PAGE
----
ORAH HAIMNo. 5 Some of the Technical Terms found in Pittum Haketoret(OH 132:2)Source: LGA, Box 8, "Lasker" fileCongregation Beth Israel735 McFarlan Street, Flint 4, MichiganPhone 3 - 3586Arnold A. LaskerRabbiMay 3, 1949Prof. Louis GinzbergJewish Theological Seminary of America3080 BroadwayNew York 27, N. Y.Dear Doctor Ginzberg:There has been something of a controversy raging among some of our worshipers on a Talmudic question. It is so gratifying to have such interest, that I thought I might presume to ask you to settle the question.The problem involves the Pittum ha-Ketoret and revolves around the use of the words mei raglayim. From every indication it seems to me and to a number of others that it means "urine," but a couple of men have brought siddurim which actually forbid the reader to think that it could possibly mean mei raglayim mamash. One source suggests that it is a herb with that name and because of that name it was regarded as unseemly to bring it into the azarah. In any case, what is the actual effect of soaking onycha in the "mei raglayim?"What is the basis for translating the Biblical shehelet and the Talmudic tziporen as onycha? Further, how was it permitted to utilize part of an unclean shellfish for such a sacred purpose?Does the term memulah in the Bible mean salted (with the melah sedomit) or spiced in general? Is the latter the proper interpretation of Onkelos' meorav?Has there been any progress made in identifying ma'aleh ashan and kipat ha-yarden?Thank you very much for your attention to these questions.I trust that you, Mrs. Ginzberg, Sophie and Eli are well.Sincerely yours,Arnold A. LaskerThis Year We Build!===June 8, 1949Dear Rabbi Lasker:Your letter of May 4th reached New York during my absence for several weeks from the city and on my return a sudden inflammation of the eyes got hold of me, which made it quite impossible for me to read a line. Hence the delay in my reply to your letter.Let me first tell you that your letter gave me a good deal of pleasure for the reason that I often have been asked by congregations whether this or that part of the Prayer Book might be left out. I am, therefore, particularly happy to see that you have in your congregation, people whose interest is in understanding the Prayer Book and not in changing it.Actually [regarding] the meaning of [מי רגלים] there can be no doubt that it is to be taken literally. As early as the 12th century, attempts have been made to take the phrase in an applied sense, either the name of a particular well or of a certain kind of vegetable, but the contents speak definitely against all these explanations. My son-in-law, who is a professor of biochemistry at the Massachusets Institute of Technology at Cambridge, informed me recently urea has been used in toothpaste with great success. There is, therefore, nothing strange about the statement that they knew in olden times to make some use of the alkaline contents of urea for the purpose mentioned in the Baraita about the preparation of the spices.The most reliable description of the spices used in the Temple is given by Immanuel Low in Die Flora Der Juden, IV (Vienna 1934), pp. 99[-102]. As this is very likely unavailable in Flint, I am enclosing, herewith, a short paragraph from this book which I think you might find very useful.With kindest regards.Very sincerely yours,Louis Ginzberg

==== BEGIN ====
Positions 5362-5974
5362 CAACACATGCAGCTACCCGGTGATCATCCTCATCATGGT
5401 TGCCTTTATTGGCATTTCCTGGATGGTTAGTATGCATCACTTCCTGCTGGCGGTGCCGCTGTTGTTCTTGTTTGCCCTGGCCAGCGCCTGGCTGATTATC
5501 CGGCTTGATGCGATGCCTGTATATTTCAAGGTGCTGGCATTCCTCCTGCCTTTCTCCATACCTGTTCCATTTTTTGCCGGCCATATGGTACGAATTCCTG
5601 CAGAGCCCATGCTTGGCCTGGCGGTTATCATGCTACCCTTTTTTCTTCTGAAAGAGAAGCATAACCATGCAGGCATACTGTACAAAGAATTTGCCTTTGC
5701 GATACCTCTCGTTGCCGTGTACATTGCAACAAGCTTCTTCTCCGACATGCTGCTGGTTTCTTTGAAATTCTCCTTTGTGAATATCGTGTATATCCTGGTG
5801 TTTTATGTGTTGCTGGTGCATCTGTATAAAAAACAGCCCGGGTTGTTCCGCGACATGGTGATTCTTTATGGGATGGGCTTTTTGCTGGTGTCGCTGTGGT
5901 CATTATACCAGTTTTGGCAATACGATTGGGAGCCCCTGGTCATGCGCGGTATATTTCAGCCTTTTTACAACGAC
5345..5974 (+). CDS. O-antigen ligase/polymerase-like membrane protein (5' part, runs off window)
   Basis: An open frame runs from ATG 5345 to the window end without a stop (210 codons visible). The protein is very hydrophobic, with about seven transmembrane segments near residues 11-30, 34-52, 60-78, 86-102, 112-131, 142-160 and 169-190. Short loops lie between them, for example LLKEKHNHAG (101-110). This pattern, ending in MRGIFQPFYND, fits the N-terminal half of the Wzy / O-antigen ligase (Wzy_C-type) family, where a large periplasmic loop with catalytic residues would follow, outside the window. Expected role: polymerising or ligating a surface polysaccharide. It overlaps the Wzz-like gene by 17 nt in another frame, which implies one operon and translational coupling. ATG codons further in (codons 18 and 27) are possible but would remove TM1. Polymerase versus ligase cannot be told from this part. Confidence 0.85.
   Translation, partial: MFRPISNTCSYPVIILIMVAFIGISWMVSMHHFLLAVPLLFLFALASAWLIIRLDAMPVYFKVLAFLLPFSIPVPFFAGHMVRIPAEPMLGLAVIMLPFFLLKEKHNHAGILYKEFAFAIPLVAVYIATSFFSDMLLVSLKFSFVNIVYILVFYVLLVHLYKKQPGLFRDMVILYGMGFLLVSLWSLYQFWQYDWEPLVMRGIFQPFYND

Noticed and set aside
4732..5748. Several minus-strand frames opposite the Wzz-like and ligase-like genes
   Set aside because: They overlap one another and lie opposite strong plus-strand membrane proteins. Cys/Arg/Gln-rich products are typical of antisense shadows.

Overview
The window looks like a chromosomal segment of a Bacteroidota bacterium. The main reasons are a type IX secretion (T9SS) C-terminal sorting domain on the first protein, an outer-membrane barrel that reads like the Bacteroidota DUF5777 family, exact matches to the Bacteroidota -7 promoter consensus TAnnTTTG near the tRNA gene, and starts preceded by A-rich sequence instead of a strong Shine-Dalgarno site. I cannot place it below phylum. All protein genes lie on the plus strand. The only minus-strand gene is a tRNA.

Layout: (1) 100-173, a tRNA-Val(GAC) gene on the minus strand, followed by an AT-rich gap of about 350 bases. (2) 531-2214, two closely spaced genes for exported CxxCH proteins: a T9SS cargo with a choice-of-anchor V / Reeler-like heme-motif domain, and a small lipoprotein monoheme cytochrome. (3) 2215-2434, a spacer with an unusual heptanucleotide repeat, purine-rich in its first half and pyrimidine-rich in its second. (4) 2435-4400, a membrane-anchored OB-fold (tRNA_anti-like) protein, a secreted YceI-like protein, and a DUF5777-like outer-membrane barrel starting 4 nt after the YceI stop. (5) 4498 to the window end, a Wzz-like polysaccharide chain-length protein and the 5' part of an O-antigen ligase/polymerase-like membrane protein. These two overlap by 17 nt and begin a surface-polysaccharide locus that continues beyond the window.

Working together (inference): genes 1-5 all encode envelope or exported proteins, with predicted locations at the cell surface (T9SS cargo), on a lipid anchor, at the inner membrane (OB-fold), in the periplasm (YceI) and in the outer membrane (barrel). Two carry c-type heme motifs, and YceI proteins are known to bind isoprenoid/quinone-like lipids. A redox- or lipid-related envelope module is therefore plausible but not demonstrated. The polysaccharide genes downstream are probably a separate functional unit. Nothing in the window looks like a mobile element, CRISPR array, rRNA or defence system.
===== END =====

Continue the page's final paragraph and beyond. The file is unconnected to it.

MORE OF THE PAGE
I would like to, at this point, acknowledge Rabbi Dr. Morris Margolies, of Kansas City, whose phenomenal book Samuel David Luzzato, Traditionalist Scholar was a great delight to me. Recently I had an email exchange with his daughter, who told me that she remembers from her childhood that her father, Shlita, lived and breathed Shadal and that Shadal seemed like an extra member of the family! She also conveyed my good wishes to him and the fact that his writings from long ago are enjoyed today, which I greatly appreciated.